axSevering. Cutting the cord. Boundaries. Mother’s milk. Hand on my back. Opening my mouth. Cord snaking out, sticky and thick and unending, an infinite belly coil I keep pulling on, years and years and a recurring dream of not being able to cut it — the more I try, the more it becomes something like glue, impossible and uncooperative, stretching from and gumming up the sharp blade. I am trying too hard, I am waking up sweating and tired of being sorry, I am scrambling on eroding ground, watching it crumble. And then, later, walking — I am walking down and then up a hill, feet on earth, voice out loud, begin here, and here, and this is enough for today I tell myself, until later, so much later in the car the throat constricts and chest crushes and suddenly I’m sobbing and remembering this dream after so long a reprieve, and it smells like the teen spirit I swallowed and spit out, it sounds like all the horses running towards me at once, it feels like crowded, hands in front of me, palms facing out in a gesture of give me space, please I need space. And I am aware in this moment of the impulse to rush through the feelings, the way sometimes you want to rush to climax and the rushing runs interference with the desired outcome which is to say what it is about, when really this experience, these feelings in the body are not about — they are not linear or narrative or logical or cognitive, no, they are storms, they are electricity and power surges and powerlessness and where where is the ground, where is the voice, what do I want, who am I, where was I, what am I afraid of losing, what was lost already so many times over and can’t be retrieved? There will be no words until I can give this its full expression, give over to it, give into the walls closing in knowing that when they fall I will be standing here solid under sky without explanation or proof of purchase. All of this is to say the severing dream came back to me, floated into my mind casually, like, no big deal, just coming to say hello, it’s been so long how are you? Why are you here, I asked, and the dream — though I was awake now, and driving — said, to tell you what I was about all those years. And now I am a baby and the cord is cut and I am on my own but held and loved and now I am an adult and I am on my own holding my own and loved in new ways, chosen ways, ways that remind me to be a big girl now, a grown woman, strong enough to know that I don’t have to put myself through the same thing over and over that is so long ago now done and gone.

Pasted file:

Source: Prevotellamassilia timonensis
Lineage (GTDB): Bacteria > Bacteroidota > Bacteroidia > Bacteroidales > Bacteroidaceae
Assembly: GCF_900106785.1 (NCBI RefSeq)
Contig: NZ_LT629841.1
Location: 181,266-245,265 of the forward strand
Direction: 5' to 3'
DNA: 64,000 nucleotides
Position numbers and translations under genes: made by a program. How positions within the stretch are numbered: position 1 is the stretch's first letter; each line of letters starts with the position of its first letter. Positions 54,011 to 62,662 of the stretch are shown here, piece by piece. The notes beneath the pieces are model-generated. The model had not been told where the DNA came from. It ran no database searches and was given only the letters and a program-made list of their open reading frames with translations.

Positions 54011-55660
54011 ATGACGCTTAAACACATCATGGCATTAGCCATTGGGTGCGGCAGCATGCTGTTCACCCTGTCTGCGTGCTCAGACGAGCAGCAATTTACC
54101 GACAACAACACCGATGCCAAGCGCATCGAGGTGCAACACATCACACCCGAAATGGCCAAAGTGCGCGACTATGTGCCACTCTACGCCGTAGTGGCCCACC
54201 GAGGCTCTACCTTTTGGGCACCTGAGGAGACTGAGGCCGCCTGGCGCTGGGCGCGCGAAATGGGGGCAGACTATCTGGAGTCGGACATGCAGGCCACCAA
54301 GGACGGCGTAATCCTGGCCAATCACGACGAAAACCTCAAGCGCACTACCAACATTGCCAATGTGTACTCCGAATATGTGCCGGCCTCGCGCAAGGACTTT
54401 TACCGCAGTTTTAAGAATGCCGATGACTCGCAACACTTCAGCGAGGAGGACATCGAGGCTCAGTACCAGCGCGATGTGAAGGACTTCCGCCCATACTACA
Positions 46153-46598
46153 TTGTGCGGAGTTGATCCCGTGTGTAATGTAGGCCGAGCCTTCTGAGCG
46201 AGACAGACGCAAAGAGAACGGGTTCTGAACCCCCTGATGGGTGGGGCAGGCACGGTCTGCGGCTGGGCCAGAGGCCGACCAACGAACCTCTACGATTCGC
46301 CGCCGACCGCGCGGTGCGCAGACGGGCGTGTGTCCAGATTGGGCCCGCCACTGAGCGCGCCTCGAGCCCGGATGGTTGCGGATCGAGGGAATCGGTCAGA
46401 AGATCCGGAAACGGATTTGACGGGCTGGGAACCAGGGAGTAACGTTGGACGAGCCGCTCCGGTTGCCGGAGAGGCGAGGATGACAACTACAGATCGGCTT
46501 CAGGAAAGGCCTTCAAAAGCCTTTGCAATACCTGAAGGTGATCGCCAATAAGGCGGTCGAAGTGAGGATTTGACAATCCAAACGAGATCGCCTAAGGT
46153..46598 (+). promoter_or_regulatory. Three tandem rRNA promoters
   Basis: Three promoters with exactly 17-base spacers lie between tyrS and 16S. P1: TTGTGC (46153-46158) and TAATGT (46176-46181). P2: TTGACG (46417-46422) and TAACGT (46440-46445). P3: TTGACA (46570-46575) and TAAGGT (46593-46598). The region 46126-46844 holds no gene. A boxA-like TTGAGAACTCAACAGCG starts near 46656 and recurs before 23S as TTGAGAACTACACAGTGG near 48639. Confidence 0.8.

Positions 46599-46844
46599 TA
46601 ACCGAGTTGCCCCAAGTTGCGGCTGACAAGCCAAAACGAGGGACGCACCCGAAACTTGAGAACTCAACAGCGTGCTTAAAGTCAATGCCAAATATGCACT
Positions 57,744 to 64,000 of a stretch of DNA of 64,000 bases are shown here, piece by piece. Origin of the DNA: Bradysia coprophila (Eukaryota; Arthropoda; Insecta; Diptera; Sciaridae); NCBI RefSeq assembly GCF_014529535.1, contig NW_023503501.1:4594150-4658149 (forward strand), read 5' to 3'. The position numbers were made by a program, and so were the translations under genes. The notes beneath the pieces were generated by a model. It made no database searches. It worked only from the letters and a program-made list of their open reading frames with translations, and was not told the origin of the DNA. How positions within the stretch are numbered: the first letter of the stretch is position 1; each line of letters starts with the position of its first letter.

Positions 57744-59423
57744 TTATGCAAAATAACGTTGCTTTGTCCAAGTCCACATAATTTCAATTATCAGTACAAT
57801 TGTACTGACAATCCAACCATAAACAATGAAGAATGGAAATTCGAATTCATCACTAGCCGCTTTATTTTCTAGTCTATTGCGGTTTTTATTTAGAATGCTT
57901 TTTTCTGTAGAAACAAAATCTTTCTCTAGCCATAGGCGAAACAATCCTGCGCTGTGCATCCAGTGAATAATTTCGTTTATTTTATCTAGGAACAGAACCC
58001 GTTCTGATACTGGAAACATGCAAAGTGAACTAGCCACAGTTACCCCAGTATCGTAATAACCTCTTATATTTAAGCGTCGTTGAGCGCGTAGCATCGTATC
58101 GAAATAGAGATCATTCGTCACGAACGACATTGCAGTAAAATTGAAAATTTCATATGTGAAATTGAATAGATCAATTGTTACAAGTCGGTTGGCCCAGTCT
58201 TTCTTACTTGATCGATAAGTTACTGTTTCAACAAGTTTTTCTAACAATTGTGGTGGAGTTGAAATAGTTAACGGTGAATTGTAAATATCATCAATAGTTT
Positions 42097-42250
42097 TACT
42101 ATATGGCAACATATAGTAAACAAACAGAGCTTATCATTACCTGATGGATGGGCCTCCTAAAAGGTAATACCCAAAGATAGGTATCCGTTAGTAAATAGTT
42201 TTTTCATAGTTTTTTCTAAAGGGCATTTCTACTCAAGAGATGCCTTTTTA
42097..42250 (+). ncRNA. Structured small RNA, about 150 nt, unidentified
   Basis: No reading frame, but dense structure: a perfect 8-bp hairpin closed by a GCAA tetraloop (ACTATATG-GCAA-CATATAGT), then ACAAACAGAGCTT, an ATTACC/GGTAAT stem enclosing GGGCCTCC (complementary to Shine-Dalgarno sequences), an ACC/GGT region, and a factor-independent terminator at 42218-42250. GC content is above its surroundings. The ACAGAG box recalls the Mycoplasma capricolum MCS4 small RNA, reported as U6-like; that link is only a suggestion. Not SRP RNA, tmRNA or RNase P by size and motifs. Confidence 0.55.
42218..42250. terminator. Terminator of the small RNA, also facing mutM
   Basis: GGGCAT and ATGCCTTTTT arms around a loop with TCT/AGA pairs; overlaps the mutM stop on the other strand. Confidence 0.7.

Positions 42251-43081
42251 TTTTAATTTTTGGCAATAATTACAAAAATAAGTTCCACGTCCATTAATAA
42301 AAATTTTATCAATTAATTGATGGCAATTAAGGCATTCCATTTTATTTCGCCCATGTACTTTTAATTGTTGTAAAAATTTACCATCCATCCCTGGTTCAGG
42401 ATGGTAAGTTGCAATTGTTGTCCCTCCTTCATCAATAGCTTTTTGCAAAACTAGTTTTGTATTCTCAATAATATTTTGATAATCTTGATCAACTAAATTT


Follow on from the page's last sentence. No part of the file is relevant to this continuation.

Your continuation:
Use your voice, love your way, and don’t be afraid, love. Don’t be afraid.

The Art of Staying Positive

Tiny Light Catchers

Tiny light catchers